Dominance and epistasis are the main contributors to heterosis for plant height in rice

Guojing Shen, Wei Zhan, Huaxia Chen, Yongzhong Xing
Plant Science: An International Journal of Experimental Plant Biology 2014, 215: 11-8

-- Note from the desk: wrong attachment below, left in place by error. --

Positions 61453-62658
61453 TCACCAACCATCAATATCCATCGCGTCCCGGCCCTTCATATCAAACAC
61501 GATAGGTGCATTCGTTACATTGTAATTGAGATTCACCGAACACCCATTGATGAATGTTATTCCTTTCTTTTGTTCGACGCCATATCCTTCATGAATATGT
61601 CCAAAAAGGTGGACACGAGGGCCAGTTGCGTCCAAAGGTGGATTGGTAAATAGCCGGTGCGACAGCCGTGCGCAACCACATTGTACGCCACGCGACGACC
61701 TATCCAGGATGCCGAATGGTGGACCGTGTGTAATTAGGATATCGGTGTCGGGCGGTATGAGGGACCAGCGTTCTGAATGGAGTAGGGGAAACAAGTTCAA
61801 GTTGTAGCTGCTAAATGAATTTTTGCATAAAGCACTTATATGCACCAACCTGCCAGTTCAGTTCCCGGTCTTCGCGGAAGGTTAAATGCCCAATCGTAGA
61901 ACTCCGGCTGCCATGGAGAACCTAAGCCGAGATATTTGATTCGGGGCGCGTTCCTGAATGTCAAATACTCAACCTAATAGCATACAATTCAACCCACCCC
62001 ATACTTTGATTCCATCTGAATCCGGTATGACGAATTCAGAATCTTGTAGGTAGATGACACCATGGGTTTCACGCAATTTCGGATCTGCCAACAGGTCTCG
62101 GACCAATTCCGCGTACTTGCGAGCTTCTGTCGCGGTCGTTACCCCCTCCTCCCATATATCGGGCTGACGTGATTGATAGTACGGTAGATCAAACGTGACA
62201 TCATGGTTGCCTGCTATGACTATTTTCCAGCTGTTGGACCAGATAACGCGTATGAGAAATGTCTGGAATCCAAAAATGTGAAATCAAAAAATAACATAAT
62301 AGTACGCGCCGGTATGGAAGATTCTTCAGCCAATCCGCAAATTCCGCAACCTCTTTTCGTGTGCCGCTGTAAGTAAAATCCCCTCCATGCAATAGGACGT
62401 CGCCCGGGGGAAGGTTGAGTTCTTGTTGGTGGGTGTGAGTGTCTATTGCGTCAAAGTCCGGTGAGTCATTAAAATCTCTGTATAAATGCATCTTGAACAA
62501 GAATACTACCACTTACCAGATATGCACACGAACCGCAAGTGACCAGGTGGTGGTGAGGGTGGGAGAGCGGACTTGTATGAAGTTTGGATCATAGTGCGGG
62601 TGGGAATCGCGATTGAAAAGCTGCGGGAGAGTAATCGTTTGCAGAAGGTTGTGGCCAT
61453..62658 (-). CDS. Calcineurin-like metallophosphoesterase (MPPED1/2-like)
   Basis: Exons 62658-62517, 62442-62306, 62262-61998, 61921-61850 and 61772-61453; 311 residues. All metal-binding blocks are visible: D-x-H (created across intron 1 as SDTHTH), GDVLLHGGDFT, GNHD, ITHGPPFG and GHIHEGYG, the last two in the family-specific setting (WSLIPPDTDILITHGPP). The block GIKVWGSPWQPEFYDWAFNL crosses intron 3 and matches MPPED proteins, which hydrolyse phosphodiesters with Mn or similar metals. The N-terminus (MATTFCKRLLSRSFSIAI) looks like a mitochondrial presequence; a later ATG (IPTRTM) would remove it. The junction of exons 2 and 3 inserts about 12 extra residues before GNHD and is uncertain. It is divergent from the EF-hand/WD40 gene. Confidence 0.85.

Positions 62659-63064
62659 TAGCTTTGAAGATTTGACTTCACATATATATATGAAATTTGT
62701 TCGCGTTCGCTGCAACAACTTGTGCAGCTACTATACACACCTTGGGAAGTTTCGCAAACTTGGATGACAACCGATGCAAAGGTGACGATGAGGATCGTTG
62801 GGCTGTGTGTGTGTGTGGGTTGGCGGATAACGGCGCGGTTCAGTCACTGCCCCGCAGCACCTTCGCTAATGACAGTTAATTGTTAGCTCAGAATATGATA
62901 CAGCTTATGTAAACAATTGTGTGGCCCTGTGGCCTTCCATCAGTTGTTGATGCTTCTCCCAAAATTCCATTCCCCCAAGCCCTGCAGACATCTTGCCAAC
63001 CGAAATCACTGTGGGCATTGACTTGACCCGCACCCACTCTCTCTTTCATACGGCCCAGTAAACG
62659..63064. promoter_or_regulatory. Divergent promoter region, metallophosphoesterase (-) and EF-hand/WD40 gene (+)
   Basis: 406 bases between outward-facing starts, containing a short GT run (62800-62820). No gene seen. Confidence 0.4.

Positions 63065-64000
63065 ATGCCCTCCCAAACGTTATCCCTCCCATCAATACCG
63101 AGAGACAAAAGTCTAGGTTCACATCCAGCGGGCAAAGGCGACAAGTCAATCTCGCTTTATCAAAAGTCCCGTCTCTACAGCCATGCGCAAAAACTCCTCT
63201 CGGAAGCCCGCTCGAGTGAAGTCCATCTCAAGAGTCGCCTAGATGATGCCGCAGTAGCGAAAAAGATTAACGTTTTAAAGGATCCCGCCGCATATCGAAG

The genetic basis of heterosis has been debated for over 100 years regarding whether dominance or overdominance plays a more important role and the answer is still unclear. The major limitation to assess the contribution of a single locus has been the genetic background noise due to genome-wide segregation of multiple loci. To dissect the genetic basis of heterosis at a single locus for plant height, we developed a set of 202 chromosome segment substitution lines (CSSLs) of an elite hybrid, Shanyou 63, the best hybrid rice in China in the 1990s. Fifteen CSSLs had varied plant heights within lines. A total of 15 partial dominance QTLs for plant height were detected in these 15 CSSL-F2 populations. All hybrids between the 15 CSSLs and the recurrent parent, Zhenshan 97, were shorter than the corresponding CSSLs, but taller than Zhenshan 97. These indicated that these 15 QTLs were also heterosis loci (HLs) contributed to heterosis acted in dominance. Each HL contributed from -7.4 to 14.4% of midparent heterosis. Additive by additive (AA) and additive by dominance (AD) interactions were detected in the Tetra-F2 population segregating at the four major QTLs with the largest effects on plant height. Substantial negative AA effects were detected between two major QTLs QPH7.2 and QPH7.3, which increased heterosis in the study. Thus we concluded that dominance and epistasis are the major genetic basis of plant height heterosis, which could explain the better parent heterosis in Shanyou 63.

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